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Bob Brown is the engineering manager for C++ experiences in Visual Studio and Visual Studio Code.
Bob is a Principal Engineer with GliaCell Technologies. He’s been working almost exclusively in C++ since discovering the second edition of The C++ Programming Language in a college bookstore in 1992. The majority of his career was spent in medical imaging, where he led teams building applications for functional MRI and CT-based cardiac visualization. After a brief detour through the worlds of DNS and analytics, he’s now working in the area of distributed stream processing. Bob is a relatively new member of the C++ Standardization Committee, and launched a blog earlier this year to write about C++ and topics related to software engineering. He holds BS and MS degrees in Physics, is an avid cyclist, and lives in fear of his wife’s cats.
Borislav Stanimirov is mainly a C++ programmer but als enjoys learning new langauges. He has written a lot of Ruby and likes playing with Nim, D, lua, MoonScript, Haskell, Lisp, Mathematica, and many more. The languages he dislikes include Java, perl, PHP, Pascal, and Basic.
Botond Ballo is a software engineer at Mozilla, where he has been working on the Firefox web browser’s rendering engine for 6 years. He’s been attending C++ standards meetings for about the same time, and blogging about them to keep the C++ user community informed about standardization progress. In the committee, his interests include general language evolution, reflection, and tooling. Botond likes to hack on IDEs and other developer tools in his spare time. Offline, you might spot him climbing rocks or reading fantasy novels.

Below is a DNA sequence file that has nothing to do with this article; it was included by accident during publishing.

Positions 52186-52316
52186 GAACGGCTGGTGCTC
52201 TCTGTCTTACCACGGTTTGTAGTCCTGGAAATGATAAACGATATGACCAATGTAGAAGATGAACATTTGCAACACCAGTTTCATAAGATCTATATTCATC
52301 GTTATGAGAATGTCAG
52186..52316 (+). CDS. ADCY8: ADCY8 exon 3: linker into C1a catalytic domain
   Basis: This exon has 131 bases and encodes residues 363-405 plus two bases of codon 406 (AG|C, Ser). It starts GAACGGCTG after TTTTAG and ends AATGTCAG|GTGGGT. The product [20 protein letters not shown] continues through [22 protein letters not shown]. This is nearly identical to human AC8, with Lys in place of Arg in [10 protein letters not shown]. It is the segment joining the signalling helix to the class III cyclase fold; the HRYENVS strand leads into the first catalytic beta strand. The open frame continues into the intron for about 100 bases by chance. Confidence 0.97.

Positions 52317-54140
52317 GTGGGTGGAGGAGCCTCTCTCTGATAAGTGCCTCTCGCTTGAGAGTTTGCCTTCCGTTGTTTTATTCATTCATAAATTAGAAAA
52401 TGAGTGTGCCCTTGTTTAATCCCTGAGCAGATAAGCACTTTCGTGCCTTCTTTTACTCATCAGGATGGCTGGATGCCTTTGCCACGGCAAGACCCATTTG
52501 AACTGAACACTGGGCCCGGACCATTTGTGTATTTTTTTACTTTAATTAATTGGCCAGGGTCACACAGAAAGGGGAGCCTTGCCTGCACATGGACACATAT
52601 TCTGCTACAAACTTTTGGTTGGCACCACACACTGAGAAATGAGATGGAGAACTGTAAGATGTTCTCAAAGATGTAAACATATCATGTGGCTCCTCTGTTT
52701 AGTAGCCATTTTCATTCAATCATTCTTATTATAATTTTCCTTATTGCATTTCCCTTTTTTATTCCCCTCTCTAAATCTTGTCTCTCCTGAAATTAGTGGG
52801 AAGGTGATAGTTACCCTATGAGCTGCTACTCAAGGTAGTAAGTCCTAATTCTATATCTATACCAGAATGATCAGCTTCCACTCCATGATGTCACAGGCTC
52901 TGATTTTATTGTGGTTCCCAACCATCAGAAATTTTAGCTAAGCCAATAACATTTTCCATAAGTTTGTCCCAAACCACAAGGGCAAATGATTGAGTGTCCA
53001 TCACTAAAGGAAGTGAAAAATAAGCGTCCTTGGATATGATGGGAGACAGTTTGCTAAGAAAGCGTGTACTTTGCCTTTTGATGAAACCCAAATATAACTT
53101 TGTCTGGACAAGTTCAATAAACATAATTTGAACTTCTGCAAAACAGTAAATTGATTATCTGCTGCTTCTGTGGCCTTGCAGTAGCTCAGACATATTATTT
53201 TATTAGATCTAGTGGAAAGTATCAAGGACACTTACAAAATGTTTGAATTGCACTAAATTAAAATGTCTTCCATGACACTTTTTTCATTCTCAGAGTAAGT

Brett Hall is the lead engineer on Dynamics, a desktop application that collects and analyzes data from the light scattering instruments built by Wyatt technology. Prior to joining Wyatt, Brett worked in web application development, remote sensing, and spent a summer in the games industry. He holds a PhD in physics from the University of California, Santa Barbara. Part of his research work involved using C++ to solve the PDE systems generated by the rest of the research. All told he’s been using C++ for around 20 years now. These days the bulk of his programming interest is in concurrency and parallelism. When not programming he’s usually hanging out with his family and/or mountain biking.
Brittany Friedman is a dense collection of matter formed from molecules originating from inside the sun. She currently works as a programmer at Gearbox Software, where she weaves ones and zeroes into intricate little patterns. Her proposal for new memory management algorithms was accepted for C++17 and a bug that she filed against the C++ standard was fixed the way that she recommended. So basically you do not want to trifle with her.